What do you know about the first human case of H5N2 bird flu

Is there a new strain of bird flu to worry about?

On Wednesday, the World Health Organization reported the first confirmed human case of the H5N2 type of bird flu in a 59-year-old man in Mexico who died in April.

The case adds to the growing concern about the risk of bird flu spreading among humans, particularly as the man had no history of exposure to birds or other animals, according to the WHO.

The strain is different from the outbreak of the bird flu virus, known as H5N1, which is circulating among dairy herds in the United States and caused mild infection among three farm workers.

What is H5N2?

H5N2 is just one of several types of bird flu virus. Is it a significant health risk to people?

Exposure to the H5 virus in Mexico is not surprising, said Dr. Troy Sutton, assistant professor of veterinary and biomedical sciences at Penn State. H5 viruses have been circulating among poultry and wild birds in Mexico since the mid-1990s. However, unlike other strains of bird flu that cause outbreaks in humans — such as H1 and H3 viruses — H5 viruses rarely infect humans.

Image: bird flu threat to chicken cages (Charlie Neibergall/AP file)

Image: bird flu threat to chicken cages (Charlie Neibergall/AP file)

Viruses are classified based on two types of protein on their surfaces: hemagglutinin, or H, which plays a critical role in allowing the virus to infect cells, and neuraminidase, or N, which helps the virus spread. Many different combinations of H and N proteins are possible.

H5N2 belongs to a family of bird flu viruses known as H5, which mainly infect wild birds. There are a total of nine known subtypes of H5 viruses, according to the Centers for Disease Control and Prevention.

H5N1, which was found in dairy cows in the United States in March, also belongs to this family. It is commonly associated with highly contagious strains of H5 viruses known as the “Guangdong Goose Line” that have caused multiple outbreaks in poultry over the past 20 years and sporadic infections in humans, Sutton said.

H5N1 has infected people in 23 countries since 1997, according to the CDC, resulting in severe pneumonia and death in about 50% of cases.

“They are a distinct lineage with a distinct history and sort of a distinct story of the disease they cause,” Sutton said of the H5N2 and H5N1 viruses.

Should people be concerned?

The patient in Mexico had been bedridden for several weeks before symptoms developed.

According to WHO, on April 17, the man developed fever, nausea, diarrhea, shortness of breath and general malaise. A week later, on April 24, he was hospitalized and died that day.

Sutton said it is important to note that the man had multiple underlying medical conditions, which made his infection worse.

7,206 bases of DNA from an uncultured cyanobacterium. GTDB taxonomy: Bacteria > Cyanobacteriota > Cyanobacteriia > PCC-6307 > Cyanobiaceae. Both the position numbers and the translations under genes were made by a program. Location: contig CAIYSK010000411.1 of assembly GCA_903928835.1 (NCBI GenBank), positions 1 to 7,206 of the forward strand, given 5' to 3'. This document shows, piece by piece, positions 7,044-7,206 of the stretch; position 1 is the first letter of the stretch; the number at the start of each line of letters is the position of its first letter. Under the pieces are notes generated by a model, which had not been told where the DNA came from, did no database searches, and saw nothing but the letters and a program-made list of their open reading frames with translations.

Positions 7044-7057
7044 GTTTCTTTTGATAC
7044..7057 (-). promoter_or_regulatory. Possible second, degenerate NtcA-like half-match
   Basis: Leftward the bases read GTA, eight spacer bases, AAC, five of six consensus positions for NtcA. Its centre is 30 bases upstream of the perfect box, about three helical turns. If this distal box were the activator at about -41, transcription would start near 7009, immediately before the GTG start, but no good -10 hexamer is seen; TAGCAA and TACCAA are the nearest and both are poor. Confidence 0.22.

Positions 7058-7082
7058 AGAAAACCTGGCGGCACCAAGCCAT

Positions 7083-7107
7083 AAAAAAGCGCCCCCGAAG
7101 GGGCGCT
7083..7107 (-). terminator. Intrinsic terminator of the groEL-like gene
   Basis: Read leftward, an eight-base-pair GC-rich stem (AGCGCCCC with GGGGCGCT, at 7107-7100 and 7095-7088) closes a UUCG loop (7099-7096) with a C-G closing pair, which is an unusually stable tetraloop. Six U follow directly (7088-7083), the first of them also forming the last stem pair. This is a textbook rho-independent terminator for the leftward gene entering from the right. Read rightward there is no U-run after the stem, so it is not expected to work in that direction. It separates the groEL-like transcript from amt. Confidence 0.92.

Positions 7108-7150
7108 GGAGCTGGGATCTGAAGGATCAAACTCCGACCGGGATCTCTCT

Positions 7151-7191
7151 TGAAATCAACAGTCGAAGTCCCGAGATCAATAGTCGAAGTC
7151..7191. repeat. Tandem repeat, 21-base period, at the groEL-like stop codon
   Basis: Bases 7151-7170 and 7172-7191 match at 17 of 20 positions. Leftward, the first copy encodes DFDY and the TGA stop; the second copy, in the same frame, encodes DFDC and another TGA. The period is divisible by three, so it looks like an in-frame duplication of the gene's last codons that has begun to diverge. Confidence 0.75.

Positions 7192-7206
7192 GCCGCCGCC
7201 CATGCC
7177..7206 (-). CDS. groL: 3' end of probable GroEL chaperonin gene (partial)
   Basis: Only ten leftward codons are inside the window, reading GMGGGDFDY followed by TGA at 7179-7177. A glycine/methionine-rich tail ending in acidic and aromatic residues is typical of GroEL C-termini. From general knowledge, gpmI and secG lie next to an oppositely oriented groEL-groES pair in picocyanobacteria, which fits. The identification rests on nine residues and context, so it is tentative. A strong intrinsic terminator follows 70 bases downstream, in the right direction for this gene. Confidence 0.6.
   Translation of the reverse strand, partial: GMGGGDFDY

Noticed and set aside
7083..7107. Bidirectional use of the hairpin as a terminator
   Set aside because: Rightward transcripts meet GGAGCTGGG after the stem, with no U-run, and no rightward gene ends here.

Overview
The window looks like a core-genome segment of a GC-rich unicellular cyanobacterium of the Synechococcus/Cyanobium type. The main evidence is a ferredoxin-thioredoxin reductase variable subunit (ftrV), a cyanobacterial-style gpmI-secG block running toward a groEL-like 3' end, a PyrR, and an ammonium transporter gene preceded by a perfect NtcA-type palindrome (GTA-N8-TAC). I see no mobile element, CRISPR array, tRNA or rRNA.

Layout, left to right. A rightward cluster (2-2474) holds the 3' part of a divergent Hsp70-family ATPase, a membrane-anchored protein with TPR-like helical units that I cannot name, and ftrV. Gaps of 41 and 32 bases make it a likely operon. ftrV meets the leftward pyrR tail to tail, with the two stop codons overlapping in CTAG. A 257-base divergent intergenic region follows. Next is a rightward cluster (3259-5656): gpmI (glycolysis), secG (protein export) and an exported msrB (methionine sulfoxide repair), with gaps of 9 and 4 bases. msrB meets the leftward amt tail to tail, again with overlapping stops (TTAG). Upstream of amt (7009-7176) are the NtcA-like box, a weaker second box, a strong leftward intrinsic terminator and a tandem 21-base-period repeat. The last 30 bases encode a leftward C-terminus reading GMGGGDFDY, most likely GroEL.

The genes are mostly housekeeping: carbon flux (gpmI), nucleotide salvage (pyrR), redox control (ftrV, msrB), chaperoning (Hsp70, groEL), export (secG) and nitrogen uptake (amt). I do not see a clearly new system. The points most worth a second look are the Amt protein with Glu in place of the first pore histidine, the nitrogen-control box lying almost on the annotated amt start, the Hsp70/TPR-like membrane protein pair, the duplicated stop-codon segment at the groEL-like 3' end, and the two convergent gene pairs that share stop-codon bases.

“Maybe the person was already sick enough,” Sutton said. “That changes the calculation a bit more than, say, a healthy farm worker being infected.”

The WHO said no other cases were reported during its investigation. Of the 17 contacts identified and monitored at the hospital where the patient died, one reported a runny nose.

However, experts still do not know how the man managed to become infected with the virus, as he was not exposed to poultry or other animals. If someone else had infected him, this suggests that there may be additional undiagnosed cases.

“It’s a concern that someone is infected with a new subtype of virus,” Sutton said.

Dr. Michael Osterholm, an infectious disease expert at the University of Minnesota, that human-to-human transmission is unlikely. “They probably picked it up from the same place.”

Data show that the H5N2 virus that infected the man is a low pathogenic virus, meaning it is unlikely to cause serious illness, Osterholm said.

“There is a high path and a low path, and there are certain genetic changes in the high path. It makes it more likely to have a serious illness,” said Osterholm. “And the low, easily transmitted pathway can often infect any number of animal species with little or no symptoms.”

What scientists want to know

Dr. Paul Offit, an infectious disease expert and director of the Vaccine Education Center at the Children’s Hospital of Philadelphia, said the main question among experts is whether the H5N2 has mutated in some way that made it easier to spread to people.

H5 viruses, in general, he said, struggle to infect humans because the cell receptors they target in birds are much different than our receptors.

That’s why, he said, people often become infected with H5 viruses through direct contact with birds and poultry, not other people.

H5N1, which has evolved to cause frequent infections in humans, has not caused widespread person-to-person transmission, he said.

“The fact that it’s H5N2, as opposed to H5N1, I don’t think it’s meaningful in terms of representing something that’s more likely to be pandemic-related,” Offit said. “If the virus is not able to reproduce itself well in the upper respiratory tract, it will not be able to spread easily from person to person.”

Sutton said scientists still need to do more genetic sequencing of the H5N2 virus that infected the Mexican man before they can determine whether it poses a risk to humans.

“Until we have that information, it’s really hard to draw a lot of conclusions.”

Osterholm said the H5N1 is the one we need to be “laser focused” on.

The H5N1 virus has emerged from dairy cows in the US, infecting at least 84 herds across nine states, according to the US Department of Agriculture, raising the possibility that it could acquire mutations that allow it to spill into humans.

This article was originally published on NBCNews.com

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